SU Receives 'Outstanding Administration Support' Award for Relay For Life
|Brooke Mulford led the Survivor's Lap at SU's 2011 Relay For Life.|
SU Relay Co-Chair Casey Gaul recently accepted an award honoring the University for “Outstanding Administration Support” during the American Cancer Society’s South Atlantic Division Collegiate Awards Banquet, held in Greensboro, NC. Campuses were represented from seven states, including Maryland, Delaware, Virginia, West Virginia, North Carolina, South Carolina and Georgia.
According to Debbie White, the Salisbury area community manager for the American Cancer Society, who nominated SU for the award, the University’s support for Relay begins at the top, with President Janet Dudley-Eshbach.
The President “sets the example on campus,” White said. “She welcomes open lines of communication between Relay leadership and herself. She is a fixture at Relay as opening speaker, welcoming and congratulating participants (students, parents, faculty, staff, alumni and community residents) and reminding us of her family’s personal connection to our mission.”
Gaul concurred: “The President is on our side. She’s absolutely on board and supports what we’re doing 100 percent.”
White and Gaul also lauded Dr. Rosemary M. Thomas, vice president of University advancement and executive director of the SU Foundation, Inc. Thomas is a member of the South Atlantic Division board of directors and the American Cancer Society’s Nationwide Leadership Training Team.
“Dr. Thomas embraces Relay, and specifically the Relay of SU, with a level of compassion unmatched by others,” said White. “It is to her that we give credit for the strength of Relay at Salisbury University. … Dr. Thomas serves as a mentor to the Relay committee, guiding when called upon. She gives the students the space they need to own the event and motivates them to success.
“She bleeds purple for SU and the nation, and she’s been Relaying since it all started in the early ’90s.” (Purple is the traditional color that represents Relay throughout the United States.)
Also honored in the nomination was Agata Liszkowska, international studies coordinator and SU’s Relay advisor since the event was first held in 2002. Since then, it has raised over $750,000 for the American Cancer Society.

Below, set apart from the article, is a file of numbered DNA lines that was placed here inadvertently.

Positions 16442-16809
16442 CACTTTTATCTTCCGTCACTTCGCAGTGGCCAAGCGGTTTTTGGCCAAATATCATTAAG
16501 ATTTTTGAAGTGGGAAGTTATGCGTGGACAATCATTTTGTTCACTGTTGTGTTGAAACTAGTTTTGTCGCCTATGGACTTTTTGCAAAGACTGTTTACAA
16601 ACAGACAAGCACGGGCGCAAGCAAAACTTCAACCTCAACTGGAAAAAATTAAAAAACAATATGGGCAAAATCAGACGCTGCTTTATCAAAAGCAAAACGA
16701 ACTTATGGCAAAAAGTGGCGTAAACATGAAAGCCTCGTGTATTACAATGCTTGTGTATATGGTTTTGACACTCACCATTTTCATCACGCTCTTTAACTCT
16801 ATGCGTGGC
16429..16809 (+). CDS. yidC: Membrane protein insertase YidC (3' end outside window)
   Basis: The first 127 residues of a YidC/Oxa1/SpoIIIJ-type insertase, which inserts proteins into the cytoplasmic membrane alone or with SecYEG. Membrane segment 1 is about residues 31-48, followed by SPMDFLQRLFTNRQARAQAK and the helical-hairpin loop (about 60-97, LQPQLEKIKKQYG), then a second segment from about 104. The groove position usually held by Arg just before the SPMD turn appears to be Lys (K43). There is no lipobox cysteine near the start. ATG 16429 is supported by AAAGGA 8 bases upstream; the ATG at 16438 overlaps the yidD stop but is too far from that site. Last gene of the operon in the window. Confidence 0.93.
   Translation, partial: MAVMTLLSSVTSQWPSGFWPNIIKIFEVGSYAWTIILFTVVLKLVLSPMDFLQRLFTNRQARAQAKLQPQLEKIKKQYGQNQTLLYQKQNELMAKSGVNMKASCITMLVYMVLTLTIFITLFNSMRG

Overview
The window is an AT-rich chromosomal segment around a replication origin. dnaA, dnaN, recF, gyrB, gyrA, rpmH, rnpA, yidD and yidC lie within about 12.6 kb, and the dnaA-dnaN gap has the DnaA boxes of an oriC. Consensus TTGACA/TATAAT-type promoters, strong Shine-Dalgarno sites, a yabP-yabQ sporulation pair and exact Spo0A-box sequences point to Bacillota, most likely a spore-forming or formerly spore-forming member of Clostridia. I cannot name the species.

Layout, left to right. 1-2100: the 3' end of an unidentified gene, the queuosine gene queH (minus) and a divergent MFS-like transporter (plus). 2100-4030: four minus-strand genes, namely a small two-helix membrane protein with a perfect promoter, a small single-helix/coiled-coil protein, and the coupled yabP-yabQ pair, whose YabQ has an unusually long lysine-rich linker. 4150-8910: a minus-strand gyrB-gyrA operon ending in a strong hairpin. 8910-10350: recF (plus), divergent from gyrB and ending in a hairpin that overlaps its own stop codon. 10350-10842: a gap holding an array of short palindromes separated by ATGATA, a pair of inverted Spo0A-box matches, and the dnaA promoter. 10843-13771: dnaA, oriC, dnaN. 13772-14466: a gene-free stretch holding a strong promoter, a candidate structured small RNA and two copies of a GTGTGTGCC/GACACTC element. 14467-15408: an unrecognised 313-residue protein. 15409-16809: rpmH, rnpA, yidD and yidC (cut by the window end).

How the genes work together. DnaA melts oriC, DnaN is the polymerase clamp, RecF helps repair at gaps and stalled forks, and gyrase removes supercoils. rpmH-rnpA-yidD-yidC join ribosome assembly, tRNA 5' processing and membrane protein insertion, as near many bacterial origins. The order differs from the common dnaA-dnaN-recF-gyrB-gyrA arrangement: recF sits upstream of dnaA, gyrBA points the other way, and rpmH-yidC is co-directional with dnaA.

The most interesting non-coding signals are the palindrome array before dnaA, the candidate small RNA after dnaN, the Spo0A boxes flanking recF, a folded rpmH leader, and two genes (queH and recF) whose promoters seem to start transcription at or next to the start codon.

“She’s been a cornerstone since our Relay’s inception, quietly and effectively enabling the committee to proceed with plans in an efficient manner, not to mention her overnight personal commitment to providing staff support and leadership,” said White. “She too has our mission at heart.”
Gaul echoed those statements, saying simply that without help from Thomas and Liszkowska, Relay would be a much tougher event to run: “While we’re out trying to raise money, they’re making sure everything is organized and [awareness of] our event is out there.”
In addition to accepting the award, Gaul was able to mingle with many of the estimated 1,000 other individuals who attended the banquet and leadership summit, gaining ideas she hopes to implement to make SU’s Relay even better. This year, for example, supporters may take up “canning,” seeking permission from local business owners stand outside their stores with donation cans to raise money for and spread awareness about cancer resources.
Though Relay itself lasts only one night, campuswide fundraising and awareness efforts continue year-round. In October, Gaul and her committee are commemorating National Breast Cancer Awareness Month with events including baked good and T-shirt sales, and information tables.
Other organizations support the cause, as well. The SU softball and volleyball teams recently raised more than $4,600 for breast cancer patient Jenny Zepp Varner as part of a “Pump for Jenny” silent auction fundraiser and donation drive at a volleyball game against the University of Mary Washington. Their ultimate goal is to raise $8,500 to purchase a Flexitouch System pump, which will help Varner fight stage three cancer.
For Gaul, that personal connection, focusing on how cancer affects individuals instead of seeing it as an abstract disease, is what matters most. The Hagerstown, MD, resident first became involved in Relay by forming a team in high school after two students there were diagnosed with a rare bone cancer.
Upon enrolling at SU, the elementary education major wanted to become more involved, so she joined the University’s Relay committee. This year, the sophomore was invited to co-chair with veteran Maggie Sullivan—a task with which she could not be more thrilled.
“I am so inspired by the American Cancer Society and its mission,” she said. “I can’t wait for Relay 2012.”
For more information call 410-543-6030 or visit the SU Relay Web site at www.relayforlife.org/su.